I know that locate has to have a database generated and is much faster, and that find does not need a database generated and is not as fast. So in what situations is find and locate more efficient/affective/give a better end result?

  • A duplicate of unix.stackexchange.com/q/60205/117549 – Jeff Schaller Dec 16 '17 at 3:23
  • @JeffSchaller I don’t think my question is exactly a duplicate, though there are similarities... While my question is asking the pros and cons, I am asking in what situations would either of the two command be more efficient and affective and give better results. – StrangeRanger Dec 16 '17 at 4:45

As you said, locate has a database and is therefore much faster, while find has to traverse the filesystem. But locate's database only contains filenames (with their paths), while find can select files based on other meta data like mtime or size. So it is my resume versatile. Also the database has to be updated in a batch effort, usually nightly, so files which have been created modified recently do not appear correctly. Also you can expect every modern Unix system to have find available, while not all systems have locate's database enabled.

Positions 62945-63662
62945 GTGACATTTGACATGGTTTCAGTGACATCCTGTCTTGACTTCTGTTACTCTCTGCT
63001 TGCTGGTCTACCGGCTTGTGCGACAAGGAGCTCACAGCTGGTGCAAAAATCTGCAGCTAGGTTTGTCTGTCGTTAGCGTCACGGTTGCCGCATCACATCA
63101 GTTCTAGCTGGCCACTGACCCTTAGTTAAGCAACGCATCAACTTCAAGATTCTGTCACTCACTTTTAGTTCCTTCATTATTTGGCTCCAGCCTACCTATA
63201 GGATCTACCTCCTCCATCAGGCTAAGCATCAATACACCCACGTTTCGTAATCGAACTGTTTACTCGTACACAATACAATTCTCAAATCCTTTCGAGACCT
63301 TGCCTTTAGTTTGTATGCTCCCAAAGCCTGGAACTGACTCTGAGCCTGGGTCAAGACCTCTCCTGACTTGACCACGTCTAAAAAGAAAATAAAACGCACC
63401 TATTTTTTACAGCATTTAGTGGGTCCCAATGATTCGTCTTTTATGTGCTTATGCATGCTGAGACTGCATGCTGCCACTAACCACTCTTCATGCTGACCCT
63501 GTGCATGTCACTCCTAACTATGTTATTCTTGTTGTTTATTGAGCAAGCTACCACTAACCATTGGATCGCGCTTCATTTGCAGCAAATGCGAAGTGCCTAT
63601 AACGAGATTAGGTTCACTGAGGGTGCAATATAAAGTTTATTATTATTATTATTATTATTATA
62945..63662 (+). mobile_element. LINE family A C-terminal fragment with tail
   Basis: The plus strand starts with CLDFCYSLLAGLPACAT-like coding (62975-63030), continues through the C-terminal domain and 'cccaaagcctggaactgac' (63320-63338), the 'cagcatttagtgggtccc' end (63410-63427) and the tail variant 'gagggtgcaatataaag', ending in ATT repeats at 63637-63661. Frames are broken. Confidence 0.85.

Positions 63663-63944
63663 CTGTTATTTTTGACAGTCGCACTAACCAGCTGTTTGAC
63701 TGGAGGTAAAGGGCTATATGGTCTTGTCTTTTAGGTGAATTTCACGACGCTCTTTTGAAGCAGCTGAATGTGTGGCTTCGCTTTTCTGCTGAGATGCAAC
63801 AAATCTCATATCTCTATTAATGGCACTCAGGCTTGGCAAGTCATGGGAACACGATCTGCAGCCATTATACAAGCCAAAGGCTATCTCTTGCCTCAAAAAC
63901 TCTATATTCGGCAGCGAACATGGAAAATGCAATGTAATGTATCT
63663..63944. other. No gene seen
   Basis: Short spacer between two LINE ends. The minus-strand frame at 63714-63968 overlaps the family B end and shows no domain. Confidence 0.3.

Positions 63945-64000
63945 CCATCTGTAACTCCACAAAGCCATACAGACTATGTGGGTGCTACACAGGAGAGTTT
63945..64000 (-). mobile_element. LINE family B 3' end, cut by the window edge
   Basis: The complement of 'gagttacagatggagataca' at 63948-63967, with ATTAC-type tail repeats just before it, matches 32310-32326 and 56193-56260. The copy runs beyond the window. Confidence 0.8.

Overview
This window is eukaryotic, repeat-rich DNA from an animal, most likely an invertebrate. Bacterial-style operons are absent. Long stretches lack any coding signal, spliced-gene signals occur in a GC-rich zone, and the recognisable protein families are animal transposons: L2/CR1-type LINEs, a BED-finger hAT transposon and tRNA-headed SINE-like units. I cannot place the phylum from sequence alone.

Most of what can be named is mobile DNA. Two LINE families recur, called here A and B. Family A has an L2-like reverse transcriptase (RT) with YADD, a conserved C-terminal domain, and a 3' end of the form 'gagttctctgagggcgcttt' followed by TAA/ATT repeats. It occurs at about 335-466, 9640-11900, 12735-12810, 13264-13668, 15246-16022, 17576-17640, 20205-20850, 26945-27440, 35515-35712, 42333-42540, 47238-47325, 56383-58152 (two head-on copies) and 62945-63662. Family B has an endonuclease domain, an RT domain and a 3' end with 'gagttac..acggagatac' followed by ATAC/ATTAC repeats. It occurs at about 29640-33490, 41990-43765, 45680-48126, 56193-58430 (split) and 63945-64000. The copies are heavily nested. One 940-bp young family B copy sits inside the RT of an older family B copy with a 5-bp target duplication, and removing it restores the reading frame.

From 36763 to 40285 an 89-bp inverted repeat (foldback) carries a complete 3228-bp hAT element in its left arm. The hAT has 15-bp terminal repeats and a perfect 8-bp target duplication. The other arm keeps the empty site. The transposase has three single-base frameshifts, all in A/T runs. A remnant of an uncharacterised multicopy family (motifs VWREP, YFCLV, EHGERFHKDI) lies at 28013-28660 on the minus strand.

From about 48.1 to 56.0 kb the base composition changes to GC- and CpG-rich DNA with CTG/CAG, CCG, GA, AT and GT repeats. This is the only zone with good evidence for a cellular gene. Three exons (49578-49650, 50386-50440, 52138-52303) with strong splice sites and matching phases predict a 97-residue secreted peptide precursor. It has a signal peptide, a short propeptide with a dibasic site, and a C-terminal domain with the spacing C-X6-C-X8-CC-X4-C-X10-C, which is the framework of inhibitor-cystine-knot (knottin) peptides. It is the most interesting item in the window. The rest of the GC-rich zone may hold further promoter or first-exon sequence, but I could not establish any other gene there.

So, locate is faster, use it to find the location of a file, find is more versatile. There is no universal better.

| improve this answer | |
  • I'm not an expert with either command by any means so take this with a grain of salt. However I believe another caveat of the locate database is that it will only include paths that the user who created it has read access. To me this means that even if run with sudo it may not find files that would be otherwise located with find. – jesse_b Dec 15 '17 at 23:15

Typically the locate database is updated once per day. So if you need to search for anything that is newer than one day, you may need find for that.

On the other hand, the larger the filesystem you need to search, the faster locate will be over find. Especially so if the filesystem is on a network share.

| improve this answer | |

Not the answer you're looking for? Browse other questions tagged or ask your own question.